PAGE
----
Should Police Oversight Groups See Draft Reports?
An unusual motion filed last Friday in the DOJ's Section 14141 police reform lawsuit seeks clarification of a Judge's "Directive Regarding City of Albuquerque's Report and Action Plan."
The "Joint Motion" by the City and Department of Justice asks Judge Brack to decide whether the City's civilian oversight agencies get to see and comment on the City's latest plans before they are approved by the parties and Monitor and filed with the Court.
The Motion was filed with the approval of the Settlement Agreement's compliance monitor, Dr. Ginger. The APOA ostensibly takes no position on the issues..
Negotiations between the U.S. Department of Justice and the City of Albuquerque more than three years ago resulted in a overseen by a compliance monitor and federal district judge.
The agreement included a substantial measure of community and citizen involvement, including the continuation of a police oversight agency, the CPOA, and a newly organized 9-member Civilian Police Oversight Board to investigate and report on policy and practice compliance. The agreement and City Ordinances also added a Mental Health Response Advisory Committee and 7 area Citizen Police Councils. The Oversight Board members have persistently complained about being shut out of meaningful reform of policies or practices by the City and its lawyers.
The joint motion filed by the DOJ and City's lawyers on Friday, June 2, asks for "an order clarifying the Court's directive that the City file a 'report and action plan' addressing certain matters raised during the May 10, 2017, hearing."
The parties are essentially asking Judge Brack whether he intended to include the Civilian Police Oversight Board, the Mental Health Advisory Board, and the Community Policing Councils in the mandatory but up to now closed-to-the-public discussions (or "review process") among the parties - the APD, the Police Union, and the DOJ - and Monitor.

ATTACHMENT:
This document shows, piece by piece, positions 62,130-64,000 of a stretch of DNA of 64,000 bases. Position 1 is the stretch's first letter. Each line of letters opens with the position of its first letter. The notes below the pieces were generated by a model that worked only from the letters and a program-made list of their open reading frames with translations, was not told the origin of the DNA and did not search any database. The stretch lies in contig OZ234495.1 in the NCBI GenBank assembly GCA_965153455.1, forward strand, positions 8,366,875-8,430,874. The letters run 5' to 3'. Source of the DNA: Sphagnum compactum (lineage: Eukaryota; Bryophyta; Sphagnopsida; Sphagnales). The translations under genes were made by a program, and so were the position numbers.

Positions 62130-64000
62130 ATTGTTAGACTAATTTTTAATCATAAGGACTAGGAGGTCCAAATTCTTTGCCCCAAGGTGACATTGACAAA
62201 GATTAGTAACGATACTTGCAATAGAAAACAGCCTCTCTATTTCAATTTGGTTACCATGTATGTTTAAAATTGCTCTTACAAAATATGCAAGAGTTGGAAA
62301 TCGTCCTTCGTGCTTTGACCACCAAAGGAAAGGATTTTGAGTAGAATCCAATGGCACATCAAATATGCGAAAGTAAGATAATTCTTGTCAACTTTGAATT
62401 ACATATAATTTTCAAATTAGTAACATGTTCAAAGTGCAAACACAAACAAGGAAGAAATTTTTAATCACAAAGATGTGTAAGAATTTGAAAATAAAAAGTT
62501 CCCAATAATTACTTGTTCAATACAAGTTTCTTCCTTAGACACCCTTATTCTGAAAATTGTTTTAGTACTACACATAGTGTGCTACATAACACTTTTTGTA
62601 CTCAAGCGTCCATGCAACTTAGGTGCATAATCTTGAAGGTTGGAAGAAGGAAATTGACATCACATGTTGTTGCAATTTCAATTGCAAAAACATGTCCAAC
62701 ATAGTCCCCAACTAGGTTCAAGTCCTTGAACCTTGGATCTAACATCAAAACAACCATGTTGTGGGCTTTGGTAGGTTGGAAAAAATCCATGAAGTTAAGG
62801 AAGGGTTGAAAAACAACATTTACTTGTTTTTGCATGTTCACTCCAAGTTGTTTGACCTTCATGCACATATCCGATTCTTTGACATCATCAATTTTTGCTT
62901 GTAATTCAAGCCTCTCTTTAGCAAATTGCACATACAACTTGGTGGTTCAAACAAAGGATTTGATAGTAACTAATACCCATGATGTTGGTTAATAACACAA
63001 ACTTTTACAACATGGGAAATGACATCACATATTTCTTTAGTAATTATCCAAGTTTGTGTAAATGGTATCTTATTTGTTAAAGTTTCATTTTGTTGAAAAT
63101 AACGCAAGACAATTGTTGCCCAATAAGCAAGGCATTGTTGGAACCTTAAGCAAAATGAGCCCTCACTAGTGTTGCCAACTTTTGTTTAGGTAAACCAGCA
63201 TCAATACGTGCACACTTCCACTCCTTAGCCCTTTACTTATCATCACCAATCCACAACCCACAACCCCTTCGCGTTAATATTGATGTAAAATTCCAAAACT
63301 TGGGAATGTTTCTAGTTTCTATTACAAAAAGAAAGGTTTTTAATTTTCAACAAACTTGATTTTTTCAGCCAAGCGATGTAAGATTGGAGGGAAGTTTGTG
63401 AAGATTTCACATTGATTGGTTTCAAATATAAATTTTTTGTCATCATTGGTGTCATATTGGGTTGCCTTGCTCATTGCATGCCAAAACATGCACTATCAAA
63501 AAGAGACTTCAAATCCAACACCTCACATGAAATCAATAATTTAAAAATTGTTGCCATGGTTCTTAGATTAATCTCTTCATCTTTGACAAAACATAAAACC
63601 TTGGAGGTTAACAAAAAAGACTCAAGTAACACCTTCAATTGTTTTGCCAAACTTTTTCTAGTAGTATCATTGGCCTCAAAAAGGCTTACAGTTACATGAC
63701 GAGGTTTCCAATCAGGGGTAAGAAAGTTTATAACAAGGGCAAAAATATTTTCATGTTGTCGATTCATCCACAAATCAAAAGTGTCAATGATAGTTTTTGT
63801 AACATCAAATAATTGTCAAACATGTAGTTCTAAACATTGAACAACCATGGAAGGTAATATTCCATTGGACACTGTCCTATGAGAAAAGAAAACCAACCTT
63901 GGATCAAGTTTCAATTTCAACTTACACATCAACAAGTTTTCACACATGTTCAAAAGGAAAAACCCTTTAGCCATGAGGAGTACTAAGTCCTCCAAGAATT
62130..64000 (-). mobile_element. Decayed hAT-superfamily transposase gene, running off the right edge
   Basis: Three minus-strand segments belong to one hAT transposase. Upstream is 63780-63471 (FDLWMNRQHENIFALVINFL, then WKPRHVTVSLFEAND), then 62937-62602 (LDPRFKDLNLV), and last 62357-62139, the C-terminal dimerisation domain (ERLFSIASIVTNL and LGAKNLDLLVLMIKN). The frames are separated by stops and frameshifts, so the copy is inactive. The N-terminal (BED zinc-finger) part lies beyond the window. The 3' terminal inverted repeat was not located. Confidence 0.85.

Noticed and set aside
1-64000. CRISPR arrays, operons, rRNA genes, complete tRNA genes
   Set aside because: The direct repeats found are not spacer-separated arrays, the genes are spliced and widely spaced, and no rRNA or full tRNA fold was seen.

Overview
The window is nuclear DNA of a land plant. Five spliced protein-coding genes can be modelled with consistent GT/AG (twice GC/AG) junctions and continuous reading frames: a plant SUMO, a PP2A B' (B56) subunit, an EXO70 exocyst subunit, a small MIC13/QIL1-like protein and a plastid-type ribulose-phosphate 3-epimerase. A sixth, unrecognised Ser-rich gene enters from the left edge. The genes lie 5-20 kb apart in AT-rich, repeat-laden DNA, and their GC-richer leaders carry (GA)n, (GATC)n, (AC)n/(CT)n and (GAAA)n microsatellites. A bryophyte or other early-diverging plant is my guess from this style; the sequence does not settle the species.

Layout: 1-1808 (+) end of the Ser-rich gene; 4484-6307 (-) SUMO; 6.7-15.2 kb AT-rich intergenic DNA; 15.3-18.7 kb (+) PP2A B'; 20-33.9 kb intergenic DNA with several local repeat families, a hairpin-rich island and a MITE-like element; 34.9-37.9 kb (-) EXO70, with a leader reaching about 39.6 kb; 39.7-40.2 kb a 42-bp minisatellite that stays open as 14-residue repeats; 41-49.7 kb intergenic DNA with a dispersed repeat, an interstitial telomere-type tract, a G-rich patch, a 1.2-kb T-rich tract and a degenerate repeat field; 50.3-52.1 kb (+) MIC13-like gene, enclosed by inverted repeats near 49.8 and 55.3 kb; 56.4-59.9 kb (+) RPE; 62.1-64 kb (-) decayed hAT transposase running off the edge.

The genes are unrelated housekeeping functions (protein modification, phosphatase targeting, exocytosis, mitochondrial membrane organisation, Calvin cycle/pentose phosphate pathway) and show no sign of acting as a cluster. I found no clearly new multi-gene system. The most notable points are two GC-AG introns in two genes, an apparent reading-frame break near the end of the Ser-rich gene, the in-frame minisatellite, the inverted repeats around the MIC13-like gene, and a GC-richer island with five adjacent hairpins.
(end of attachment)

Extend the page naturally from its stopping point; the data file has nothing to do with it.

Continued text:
The May 10, 2017, presentation of the Monitor's 5th Report included criticism by some of the community advocacy groups and the Police Oversight Board that they were being ignored and bypassed. Judge Brack ordered the City to file a "written report and action plan" within 30 days about how it would be addressing the lack of citizen and community involvement and participation that has marred the reform process up to now.
That Report would have been due to be filed on June 9. But after hearing the oversite boards' concerns and at the request of the DOJ, Judge Brack told the City to provide a draft report and action plan "to the Parties within 30 days and file its final report and action plan at 45 days, or June 24, 2017."
Despite the apparent intention of the Court to include and involve the public and its representatives, Judge Brack said nothing either way about providing the draft report to the oversight, mental health, or community policing boards and members, or about allowing them an opportunity to comment and suggest changes.
The motion concludes by asking:
whether the City should provide its draft report and action plan to the Amici and CASA Stakeholders when it provides the draft to the Parties on or before June 9, 2017, and consider their input in finalizing the report and action plan that it files with the Court on or before June 24, 2017.
Dr. Ginger's Draft Reports
Similar questions arose a few weeks ago when the Police Oversight Board members were allowed to see, but not comment on, draft copies of the Monitor's Fifth Compliance Report. Although the preliminary report was distributed to various groups and individuals including the APOA, neither the draft report or the comments on that report have been disclosed to the public.
At that time the CPOA's Executive Director and Dr. Ginger both cited a paragraph in the Settlement Agreement, paragraph 315, purporting to exclude Monitor Reports and communications among the parties from the definition of "public records:"
315. The Monitor is not a state or local agency or an agent thereof, and accordingly, the records maintained by the Monitor or communications between the Monitor and the Parties shall not be deemed public records subject to public inspection.
While the issue is still apparently not being discussed publicly, pending IPRA requests currently challenge the contention that proposals, comments, and communications among the parties are secret and not public records subject to inspection under the State law.
Allowing the oversight boards and CPCs to participate in the previously closed "review and report" process now would surely open that process to the public and the press, and whether the "parties" and Court can allow that to happen may be the real question the DOJ and City's Joint Motion for Clarification is asking the Judge to answer.